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Eileen McClelland

Vegas Shopping Strategy: Turn Your Clients Into Collectors



While shopping the Vegas show next week, consider this:

Are you underselling your clients?

Adam Graham, CEO of Erica Courtney, says some Courtney collectors who started out buying silver pieces have moved up to colored gem jewelry in a much more elite segment of the market – the $80,000 range.

Graham, who was a speaker at the American Gem Society Conclave in New Orleans last month, says the key is to create loyalty, whether it be to your store or to a brand or a designer that you represent, and then educate your client about the value of what they can purchase. Sell them heirlooms!

But first you need to stock the right merchandise.

“Your fancy clients should not be wearing pedestrian jewelry,” Graham says. “Put them in the good stuff. You are their stylists, so let’s move them up, put them in another class, in something more interesting, something they will want to talk about.


So, when shopping the shows, do consider how you can increase your average price point sale. Look for margin-friendly collections, to begin with, such as colored gem jewelry.

Also, don’t hesitate to explore “what-ifs,” when you are interested in working with a new designer or manufacturer. They might be more flexible than you imagine in an effort to get a first foot through your retail door. And Erica Courtney isn’t alone in that regard, Graham says.

“Probably every one of you has a secret admiration for some line that you would love to have in your store. Have open discussions with suppliers and see what you can do – short of spending $100,000 up front.”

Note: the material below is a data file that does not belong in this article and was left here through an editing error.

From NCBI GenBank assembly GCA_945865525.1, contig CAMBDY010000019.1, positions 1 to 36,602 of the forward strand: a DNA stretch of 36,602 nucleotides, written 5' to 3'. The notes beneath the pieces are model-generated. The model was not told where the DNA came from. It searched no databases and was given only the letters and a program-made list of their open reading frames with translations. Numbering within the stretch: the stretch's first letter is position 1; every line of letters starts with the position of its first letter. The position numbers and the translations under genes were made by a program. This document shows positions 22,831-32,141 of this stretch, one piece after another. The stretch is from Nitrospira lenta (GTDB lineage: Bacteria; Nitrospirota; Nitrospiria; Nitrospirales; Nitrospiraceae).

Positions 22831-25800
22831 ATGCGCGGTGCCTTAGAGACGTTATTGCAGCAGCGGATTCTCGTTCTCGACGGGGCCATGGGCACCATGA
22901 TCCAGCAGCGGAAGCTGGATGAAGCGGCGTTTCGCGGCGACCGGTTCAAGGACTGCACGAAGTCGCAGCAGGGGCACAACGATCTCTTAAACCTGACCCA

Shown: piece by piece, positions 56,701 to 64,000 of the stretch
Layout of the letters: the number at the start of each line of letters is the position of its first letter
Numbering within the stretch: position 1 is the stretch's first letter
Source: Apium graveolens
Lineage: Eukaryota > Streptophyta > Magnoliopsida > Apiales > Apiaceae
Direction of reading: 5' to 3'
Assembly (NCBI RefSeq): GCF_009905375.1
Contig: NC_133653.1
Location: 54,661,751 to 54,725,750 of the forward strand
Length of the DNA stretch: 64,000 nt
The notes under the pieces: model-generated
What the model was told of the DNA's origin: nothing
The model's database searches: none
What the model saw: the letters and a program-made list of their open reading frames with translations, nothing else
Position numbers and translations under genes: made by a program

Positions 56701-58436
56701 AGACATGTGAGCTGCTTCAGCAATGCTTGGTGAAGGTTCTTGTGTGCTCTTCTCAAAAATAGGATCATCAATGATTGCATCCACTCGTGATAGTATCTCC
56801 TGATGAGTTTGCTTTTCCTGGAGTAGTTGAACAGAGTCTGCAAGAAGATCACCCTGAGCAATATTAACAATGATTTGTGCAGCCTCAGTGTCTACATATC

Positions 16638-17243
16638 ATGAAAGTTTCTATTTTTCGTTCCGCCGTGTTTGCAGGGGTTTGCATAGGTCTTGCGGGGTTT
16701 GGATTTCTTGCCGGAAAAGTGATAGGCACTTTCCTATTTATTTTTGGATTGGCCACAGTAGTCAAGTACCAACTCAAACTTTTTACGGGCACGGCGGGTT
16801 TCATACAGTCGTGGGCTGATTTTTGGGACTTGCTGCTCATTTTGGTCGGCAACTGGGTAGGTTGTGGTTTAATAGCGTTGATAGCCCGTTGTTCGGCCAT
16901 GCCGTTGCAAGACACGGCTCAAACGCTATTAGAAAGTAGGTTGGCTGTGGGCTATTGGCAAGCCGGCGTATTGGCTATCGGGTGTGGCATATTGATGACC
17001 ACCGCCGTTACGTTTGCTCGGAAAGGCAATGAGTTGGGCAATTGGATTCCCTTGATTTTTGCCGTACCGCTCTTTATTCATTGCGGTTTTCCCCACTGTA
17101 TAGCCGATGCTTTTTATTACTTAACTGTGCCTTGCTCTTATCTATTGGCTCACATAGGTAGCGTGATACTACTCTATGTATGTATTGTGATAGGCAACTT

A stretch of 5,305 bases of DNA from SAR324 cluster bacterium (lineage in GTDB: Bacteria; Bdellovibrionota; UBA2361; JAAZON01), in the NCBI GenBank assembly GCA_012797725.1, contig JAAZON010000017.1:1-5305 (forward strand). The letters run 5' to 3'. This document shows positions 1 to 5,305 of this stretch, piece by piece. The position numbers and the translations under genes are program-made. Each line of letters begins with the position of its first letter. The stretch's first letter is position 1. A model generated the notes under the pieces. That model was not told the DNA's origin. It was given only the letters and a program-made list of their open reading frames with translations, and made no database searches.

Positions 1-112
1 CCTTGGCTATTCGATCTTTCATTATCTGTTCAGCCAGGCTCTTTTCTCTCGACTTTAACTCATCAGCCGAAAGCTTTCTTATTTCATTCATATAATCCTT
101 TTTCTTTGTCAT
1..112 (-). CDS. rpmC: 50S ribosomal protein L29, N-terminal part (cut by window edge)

Ask for a couple of pieces to test the waters.

“If they don’t give you that opportunity, there are other companies that will,” he says.

Stretch Your Goals

This year, Graham suggests, try to do at least one of these things:

  • Add a stretch line that you personally love to your store.
  • Bring in stretch pieces for one special client just to see what happens.
  • Encourage your sales associates to make a presentation to their best client that’s out of their normal comfort zone.
  • Turn a client into a collector.
  • Give your clients something to aspire to, not just what they can easily buy. Show them, tempt them!

12 Ways to ‘Move Up’ Your Clients

“I’ve had people who had bought nothing but QVC pieces in the past who will buy $10,000 pieces because they like Erica Courtney,” Graham says. “Create loyalty. Create collectors. Increase a client’s confidence in buying, whether it’s a brand, a gemstone or a particular color. A lot of people don’t buy because they don’t get the value, they don’t understand it.”

  1. Increase sales associates confidence in selling. If they don’t understand something, they may not want to present that.
  2. Go big. Start at the top and then you can always work your way down. Sell the best, then the rest.